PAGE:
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Labour feels the heat – and the pressure will only increase on their backbenchers

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Date Published: {J}

And then there were four … the government with the biggest majority of all time has watched in recent weeks as the first trickles of defection began, and this week it faced its biggest test with the most difficult budget in the history of the State being divided into a two-day marathon.

The huge spending cuts and the tax increases have put major pressure on both Fine Gael and their Labour allies, but you have to bring it down to individual difficult constituencies like Galway West and Galway East to realise the kind of pressures the TDs find themselves under right now and which resulted in four Deputies – the latest, Patrick Nulty, who was only a wet week in the Dail – so far dropping the whip.

In Galway West for instance, the second Fine Gael seat is held by Sean Kyne, who is now the holder of what is officially the most marginal Dáil seat in the country. He has to look over his shoulder at both Independents and Sinn Fein, and may even have to keep an eye on a party colleague.

One of the greatest threats to surface in the constituency is Independent Catherine Connolly who got 4,766 first preferences, but lasted to the 13th count where she wound up with 9,095 votes in the race for the last seat, with Kyne coming in at 9,112. Meanwhile we all might keep a ‘weathered eye’ on his party running mate Senator Fidelma Healy-Eames who went out on the twelfth count with 7,020 votes, where gain the running was desperately tight between Healy-Eames, Kyne and the other successfully elected candidate, Brian Walsh TD.

Out in Connemara both Sean Kyne and Fianna Fáil front-runner Eamon Ó Cúiv will be very wary of the ambitions of Sinn Fein’s Trevor Ó Clochartaigh after he scored 3,808 first preferences and got to 4,683 before going out on the tenth count. Ó Clochartaigh was a long way from being in the hunt but Sinn Féin is very much in the growth business and their cries of “burn the bondholders”, thus making the budget easier, may find resonance among the voters that could yet spell trouble in Galway West.

Enough has been written about the “hard luck” of independent Councillor Catherine Connolly in West Galway and suffice to say that both Labour, in the shape of Derek Nolan TD, and Fine Gael, in the shape of Sean Kyne or Brian Walsh, could face a threat from her.

The recent Red C Opinion Poll showed a national two per cent drop for the Labour party and such a fall off would be of concern to even a strong runner such as Derek Nolan, although the real threat could be in the background to someone like Sean Kyne as both Catherine Connolly and Sean Kyne take a hunk of their support from the same Connemara Electoral areas.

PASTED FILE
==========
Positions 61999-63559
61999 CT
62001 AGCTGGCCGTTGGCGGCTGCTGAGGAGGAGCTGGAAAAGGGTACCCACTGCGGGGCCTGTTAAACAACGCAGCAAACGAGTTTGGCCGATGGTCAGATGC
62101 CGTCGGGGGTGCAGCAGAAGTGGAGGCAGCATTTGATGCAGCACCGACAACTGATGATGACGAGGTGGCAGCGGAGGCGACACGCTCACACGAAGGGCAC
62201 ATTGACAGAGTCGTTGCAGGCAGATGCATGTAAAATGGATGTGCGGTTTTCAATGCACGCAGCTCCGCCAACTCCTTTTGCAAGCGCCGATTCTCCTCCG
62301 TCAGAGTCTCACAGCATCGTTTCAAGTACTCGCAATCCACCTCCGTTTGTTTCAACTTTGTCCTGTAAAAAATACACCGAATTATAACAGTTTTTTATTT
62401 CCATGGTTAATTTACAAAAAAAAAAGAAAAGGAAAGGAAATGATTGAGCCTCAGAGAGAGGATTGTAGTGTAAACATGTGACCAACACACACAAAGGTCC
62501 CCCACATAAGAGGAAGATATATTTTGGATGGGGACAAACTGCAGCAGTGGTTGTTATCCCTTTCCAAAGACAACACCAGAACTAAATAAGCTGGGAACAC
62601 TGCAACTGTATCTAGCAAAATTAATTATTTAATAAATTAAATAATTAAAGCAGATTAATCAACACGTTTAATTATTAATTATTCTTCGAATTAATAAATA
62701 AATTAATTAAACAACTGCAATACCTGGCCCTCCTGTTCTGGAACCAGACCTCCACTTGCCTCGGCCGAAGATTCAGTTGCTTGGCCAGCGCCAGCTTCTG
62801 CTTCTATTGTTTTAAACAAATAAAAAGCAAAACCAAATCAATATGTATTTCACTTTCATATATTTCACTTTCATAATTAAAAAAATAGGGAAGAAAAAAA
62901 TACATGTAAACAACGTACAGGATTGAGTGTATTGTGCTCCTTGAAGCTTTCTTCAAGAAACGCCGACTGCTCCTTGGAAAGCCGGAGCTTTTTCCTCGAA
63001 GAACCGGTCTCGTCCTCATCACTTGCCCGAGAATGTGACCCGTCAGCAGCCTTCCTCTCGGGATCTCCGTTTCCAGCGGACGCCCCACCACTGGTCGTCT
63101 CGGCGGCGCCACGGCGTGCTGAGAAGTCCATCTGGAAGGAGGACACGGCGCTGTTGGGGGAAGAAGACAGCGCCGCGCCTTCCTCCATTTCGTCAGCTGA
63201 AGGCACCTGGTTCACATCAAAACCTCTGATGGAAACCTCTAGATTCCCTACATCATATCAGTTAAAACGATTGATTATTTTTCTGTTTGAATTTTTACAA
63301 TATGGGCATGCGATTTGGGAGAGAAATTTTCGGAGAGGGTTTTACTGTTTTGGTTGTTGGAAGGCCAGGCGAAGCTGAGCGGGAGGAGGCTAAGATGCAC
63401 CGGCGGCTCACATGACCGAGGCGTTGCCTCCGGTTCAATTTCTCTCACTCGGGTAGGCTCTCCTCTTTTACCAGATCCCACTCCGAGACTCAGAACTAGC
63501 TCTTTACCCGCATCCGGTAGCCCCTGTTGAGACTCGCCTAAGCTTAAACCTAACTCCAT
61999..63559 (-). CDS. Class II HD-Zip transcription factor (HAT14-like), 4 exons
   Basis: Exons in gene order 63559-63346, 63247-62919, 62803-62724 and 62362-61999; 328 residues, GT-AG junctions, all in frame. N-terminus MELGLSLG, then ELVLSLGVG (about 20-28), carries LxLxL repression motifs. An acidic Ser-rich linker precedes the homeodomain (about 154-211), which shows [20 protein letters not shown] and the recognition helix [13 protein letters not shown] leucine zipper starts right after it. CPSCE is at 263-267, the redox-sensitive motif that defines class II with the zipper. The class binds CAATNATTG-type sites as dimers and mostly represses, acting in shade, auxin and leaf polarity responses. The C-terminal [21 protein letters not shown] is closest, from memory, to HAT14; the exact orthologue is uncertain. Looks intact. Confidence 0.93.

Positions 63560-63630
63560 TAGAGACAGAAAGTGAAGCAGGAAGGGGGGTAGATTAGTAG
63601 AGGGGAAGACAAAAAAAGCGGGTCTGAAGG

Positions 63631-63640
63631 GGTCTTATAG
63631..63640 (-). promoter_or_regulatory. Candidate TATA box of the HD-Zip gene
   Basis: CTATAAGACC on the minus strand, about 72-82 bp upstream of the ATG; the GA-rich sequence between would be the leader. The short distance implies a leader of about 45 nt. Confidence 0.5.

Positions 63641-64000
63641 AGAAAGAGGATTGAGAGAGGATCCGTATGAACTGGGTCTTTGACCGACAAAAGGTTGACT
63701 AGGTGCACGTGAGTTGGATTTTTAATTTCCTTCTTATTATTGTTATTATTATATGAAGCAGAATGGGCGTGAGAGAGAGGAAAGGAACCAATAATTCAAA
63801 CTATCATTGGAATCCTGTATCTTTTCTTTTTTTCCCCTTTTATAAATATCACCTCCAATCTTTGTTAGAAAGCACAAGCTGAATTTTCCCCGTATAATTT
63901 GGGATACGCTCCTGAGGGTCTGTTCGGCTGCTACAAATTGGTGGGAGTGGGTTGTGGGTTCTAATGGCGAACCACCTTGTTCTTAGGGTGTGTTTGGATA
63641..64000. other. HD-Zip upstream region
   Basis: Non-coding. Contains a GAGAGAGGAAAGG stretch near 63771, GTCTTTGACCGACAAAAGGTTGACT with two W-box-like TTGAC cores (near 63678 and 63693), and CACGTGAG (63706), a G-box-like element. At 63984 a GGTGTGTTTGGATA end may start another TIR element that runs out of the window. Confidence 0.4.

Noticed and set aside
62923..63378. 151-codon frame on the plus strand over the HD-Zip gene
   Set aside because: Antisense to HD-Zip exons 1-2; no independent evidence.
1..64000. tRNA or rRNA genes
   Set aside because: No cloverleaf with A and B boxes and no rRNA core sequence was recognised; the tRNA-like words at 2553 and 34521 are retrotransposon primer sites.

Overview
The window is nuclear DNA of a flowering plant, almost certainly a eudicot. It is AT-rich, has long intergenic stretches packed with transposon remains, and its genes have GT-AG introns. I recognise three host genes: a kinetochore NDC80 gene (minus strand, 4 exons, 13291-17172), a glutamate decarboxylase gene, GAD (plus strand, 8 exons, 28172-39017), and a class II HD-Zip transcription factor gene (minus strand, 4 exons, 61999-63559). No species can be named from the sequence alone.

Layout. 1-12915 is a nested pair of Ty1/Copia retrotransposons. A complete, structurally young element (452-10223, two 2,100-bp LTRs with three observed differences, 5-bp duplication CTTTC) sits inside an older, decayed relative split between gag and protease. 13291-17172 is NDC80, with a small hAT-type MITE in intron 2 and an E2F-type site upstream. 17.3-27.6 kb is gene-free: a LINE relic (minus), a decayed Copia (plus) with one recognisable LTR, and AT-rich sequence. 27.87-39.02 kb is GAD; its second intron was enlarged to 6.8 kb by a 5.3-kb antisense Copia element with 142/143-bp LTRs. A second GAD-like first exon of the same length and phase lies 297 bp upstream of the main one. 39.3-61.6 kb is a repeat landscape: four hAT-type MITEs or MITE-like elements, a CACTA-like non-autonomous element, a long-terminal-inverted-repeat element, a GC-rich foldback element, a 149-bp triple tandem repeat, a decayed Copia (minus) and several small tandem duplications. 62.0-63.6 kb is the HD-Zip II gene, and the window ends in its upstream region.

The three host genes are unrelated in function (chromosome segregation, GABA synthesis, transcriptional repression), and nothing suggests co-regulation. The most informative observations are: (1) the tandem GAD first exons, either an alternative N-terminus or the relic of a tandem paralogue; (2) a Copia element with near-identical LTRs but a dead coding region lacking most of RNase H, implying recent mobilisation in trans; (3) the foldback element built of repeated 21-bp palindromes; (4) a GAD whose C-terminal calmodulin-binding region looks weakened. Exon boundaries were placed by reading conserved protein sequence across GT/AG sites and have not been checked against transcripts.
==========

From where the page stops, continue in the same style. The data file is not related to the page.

For more, read this week’s Connacht Tribune.

Galway in Days Gone By

The way we were – Protecting archives of our past

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A photo of Galway city centre from the county council's archives

People’s living conditions less than 100 years ago were frightening. We have come a long way. We talk about water charges today, but back then the local District Councils were erecting pumps for local communities and the lovely town of Mountbellew, according to Council minutes, had open sewers,” says Galway County Council archivist Patria McWalter.

Patria believes we “need to take pride in our history, and we should take the same pride in our historical records as we do in our built heritage”. When you see the wealth of material in her care, this belief makes sense.

She is in charge of caring for the rich collection of administrative records owned by Galway County Council and says “these records are as much part of our history as the Rock of Cashel is. They document our lives and our ancestors’ lives. And nobody can plan for the future unless you learn from the past, what worked and what didn’t”.

Archivists and librarians are often unfairly regarded as being dry, academic types, but that’s certainly not true of Patria. Her enthusiasm is infectious as she turns the pages of several minute books from Galway’s Rural District Councils, all of them at least 100 years old.

Part of her role involved cataloguing all the records of the Councils – Ballinasloe, Clifden, Galway, Gort, Loughrea, Mountbellew, Portumna and Tuam. These records mostly consisted of minutes of various meetings.

When she was cataloguing them she realised their worth to local historians and researchers, so she decided to compile a guide to their content. The result is For the Record: The Archives of Galway’s Rural District Councils, which will be a valuable asset to anybody with an interest in history.